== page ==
I won’t rehash the critiques I already raised in my review of “Monument Point,” but I’m now more certain than ever that the nukes were a terrible idea. In fairness, they actually work really well if we strictly consider Damien Dahrk. As a catalyst for expanding his death-fueled magic and for creating genesis, they make plenty of sense. Revealing Damien Dahrk is prepared to burn the entire world not just out of vengeance for his wife’s death but as the ultimately twisted way of sparing his surviving daughter from life’s grim torments is its own special kind of demented brilliance. The trouble is that, perfect as the nukes might be for the show’s villain, they represent an impossible challenge for the show’s heroes. As the previous season finales have indicated, Oliver really only has two finishing moves. One, he can inspire the kind of hope necessary for people—be they just Team Arrow or the entire population of Star City—to fight and risk their lives alongside him. Two, he can dig into previously untapped reserves and just kind of fight harder than he ever has before, which generally means proving himself willing to cross some line his adversary assumes Oliver won’t be able to do.
And it’s not as though “Schism” doesn’t understand that on a pretty deep level. After all, the episode’s very title is in reference to the contradictions inherent in those two abilities. But neither of them is even remotely up to the task of dealing with more than 15,000 nuclear missiles—that’s the kind of conundrum for which it might be useful to, I don’t know, run really fast, or something. (The “or something” in this case turns out to be Felicity and Curtis’ magical hacking skills, which are so drenched in technobabble at this stage that they’re basically just one big techie deus ex machina.) When Oliver gets up on the roof of that car and challenges his fellow citizens to come together as a city just as they did during all those previous season-ending crises, the rhetoric is plenty inspirational, but it still seems kind of irrelevant when faced with the specter of nuclear annihilation. How exactly is people putting aside their differences going to protect against the fallout of a damn mushroom cloud? Stephen Amell does his best to put over the speech, but it’s too preposterously askew from the actual circumstances of the threat for it to work as intended.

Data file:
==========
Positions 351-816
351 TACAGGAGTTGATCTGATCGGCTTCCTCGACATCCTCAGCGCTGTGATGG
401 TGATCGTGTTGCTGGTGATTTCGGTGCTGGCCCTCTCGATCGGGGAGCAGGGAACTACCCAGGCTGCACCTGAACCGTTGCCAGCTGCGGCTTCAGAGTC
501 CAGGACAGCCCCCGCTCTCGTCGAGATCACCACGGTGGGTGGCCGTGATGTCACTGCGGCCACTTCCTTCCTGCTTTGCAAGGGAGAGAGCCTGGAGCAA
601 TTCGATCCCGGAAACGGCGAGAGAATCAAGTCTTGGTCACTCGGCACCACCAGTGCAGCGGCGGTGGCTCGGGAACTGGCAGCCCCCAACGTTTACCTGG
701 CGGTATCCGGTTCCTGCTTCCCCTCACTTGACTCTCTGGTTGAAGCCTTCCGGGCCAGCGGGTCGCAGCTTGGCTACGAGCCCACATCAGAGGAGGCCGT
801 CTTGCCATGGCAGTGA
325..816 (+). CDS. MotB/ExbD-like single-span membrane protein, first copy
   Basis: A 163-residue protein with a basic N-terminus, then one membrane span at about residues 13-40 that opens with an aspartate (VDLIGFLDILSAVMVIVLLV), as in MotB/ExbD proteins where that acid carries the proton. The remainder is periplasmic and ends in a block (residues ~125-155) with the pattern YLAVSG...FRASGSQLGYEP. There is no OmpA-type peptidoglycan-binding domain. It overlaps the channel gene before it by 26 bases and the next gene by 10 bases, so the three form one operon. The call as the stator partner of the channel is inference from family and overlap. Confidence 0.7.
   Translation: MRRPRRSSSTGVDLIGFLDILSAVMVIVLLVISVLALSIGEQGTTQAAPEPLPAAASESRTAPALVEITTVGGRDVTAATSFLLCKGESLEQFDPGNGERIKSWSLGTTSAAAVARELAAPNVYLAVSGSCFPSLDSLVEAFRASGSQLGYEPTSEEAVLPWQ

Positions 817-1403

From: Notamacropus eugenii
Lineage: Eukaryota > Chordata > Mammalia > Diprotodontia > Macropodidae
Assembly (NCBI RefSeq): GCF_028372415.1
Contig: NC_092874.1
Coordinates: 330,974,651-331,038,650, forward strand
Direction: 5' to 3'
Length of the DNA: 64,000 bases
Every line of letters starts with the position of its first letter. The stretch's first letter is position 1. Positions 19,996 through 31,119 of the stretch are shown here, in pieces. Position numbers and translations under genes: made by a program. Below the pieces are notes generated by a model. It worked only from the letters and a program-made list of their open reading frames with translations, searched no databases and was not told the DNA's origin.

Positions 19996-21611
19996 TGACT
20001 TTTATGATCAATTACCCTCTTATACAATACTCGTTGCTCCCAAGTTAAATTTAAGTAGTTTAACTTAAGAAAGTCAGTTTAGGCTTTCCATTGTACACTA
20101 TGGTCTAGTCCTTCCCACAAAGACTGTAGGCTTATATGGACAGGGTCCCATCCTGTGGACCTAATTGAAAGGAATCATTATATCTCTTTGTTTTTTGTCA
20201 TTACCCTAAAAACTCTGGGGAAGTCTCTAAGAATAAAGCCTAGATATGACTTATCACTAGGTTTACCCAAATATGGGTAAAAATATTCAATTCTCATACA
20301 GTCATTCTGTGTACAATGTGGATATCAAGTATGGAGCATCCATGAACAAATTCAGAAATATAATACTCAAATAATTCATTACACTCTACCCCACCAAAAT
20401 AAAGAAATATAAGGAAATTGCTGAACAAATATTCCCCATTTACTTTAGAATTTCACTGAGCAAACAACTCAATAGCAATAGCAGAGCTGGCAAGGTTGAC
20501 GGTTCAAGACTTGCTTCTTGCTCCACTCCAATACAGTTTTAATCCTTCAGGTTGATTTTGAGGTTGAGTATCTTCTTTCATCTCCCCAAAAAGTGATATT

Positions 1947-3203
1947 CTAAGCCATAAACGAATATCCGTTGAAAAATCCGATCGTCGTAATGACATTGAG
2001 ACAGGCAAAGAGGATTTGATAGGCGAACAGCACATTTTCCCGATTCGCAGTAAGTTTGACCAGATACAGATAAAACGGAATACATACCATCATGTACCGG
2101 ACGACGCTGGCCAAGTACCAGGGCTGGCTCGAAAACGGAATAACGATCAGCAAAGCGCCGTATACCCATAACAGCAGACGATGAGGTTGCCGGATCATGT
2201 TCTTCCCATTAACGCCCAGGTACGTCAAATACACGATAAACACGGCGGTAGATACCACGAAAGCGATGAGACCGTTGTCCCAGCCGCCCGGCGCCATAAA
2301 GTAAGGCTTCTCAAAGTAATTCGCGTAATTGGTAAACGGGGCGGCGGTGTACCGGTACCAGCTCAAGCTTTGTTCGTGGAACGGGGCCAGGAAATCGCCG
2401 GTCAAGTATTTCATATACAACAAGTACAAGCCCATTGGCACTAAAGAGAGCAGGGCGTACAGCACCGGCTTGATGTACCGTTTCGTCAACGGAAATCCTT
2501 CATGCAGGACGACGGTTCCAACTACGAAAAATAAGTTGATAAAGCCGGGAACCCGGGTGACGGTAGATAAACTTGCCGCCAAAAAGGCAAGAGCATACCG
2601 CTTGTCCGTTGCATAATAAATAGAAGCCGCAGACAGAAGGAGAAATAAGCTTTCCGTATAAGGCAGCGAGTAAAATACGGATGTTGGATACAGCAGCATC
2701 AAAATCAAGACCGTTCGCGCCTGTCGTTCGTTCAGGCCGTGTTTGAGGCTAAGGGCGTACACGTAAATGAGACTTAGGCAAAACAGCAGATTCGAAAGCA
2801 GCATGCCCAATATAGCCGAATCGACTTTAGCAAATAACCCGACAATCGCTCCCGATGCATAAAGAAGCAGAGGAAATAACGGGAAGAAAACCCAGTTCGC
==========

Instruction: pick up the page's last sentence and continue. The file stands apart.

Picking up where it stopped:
Which is a little odd, considering that, once you subtract out the warheads, a lot of this episode’s main plot works just fine. The people of Starling City rising up against Dahrk in a surprising effectively rebellion is precisely the logical storytelling extension of Oliver’s speech the episode would have been better to focus on. Then there’s Oliver’s ultimate decision to kill a man who left with him no alternative, a decision he explicitly contrasts with his choice to spare Slade Wilson two years ago. Arrow has long drawn distinctions between killings that occur during the heart of what is essentially battle—there’s a reason Lyla chalks up John’s shooting of Andy to the fog of war—and those carried out in cold blood, which I think is why we’re ever supposed to doubt that Oliver will kill the bastard, especially given his total willingness to shoot Dahrk’s hapless henchmen as they race into the scene for the umpteenth time. All of which is to say that it sure feels like Arrow thought through most of the implications of its big endgame storytelling, then just sort of ignored that little extra bit of nuance or complexity that would make these distinctions sufficiently clear.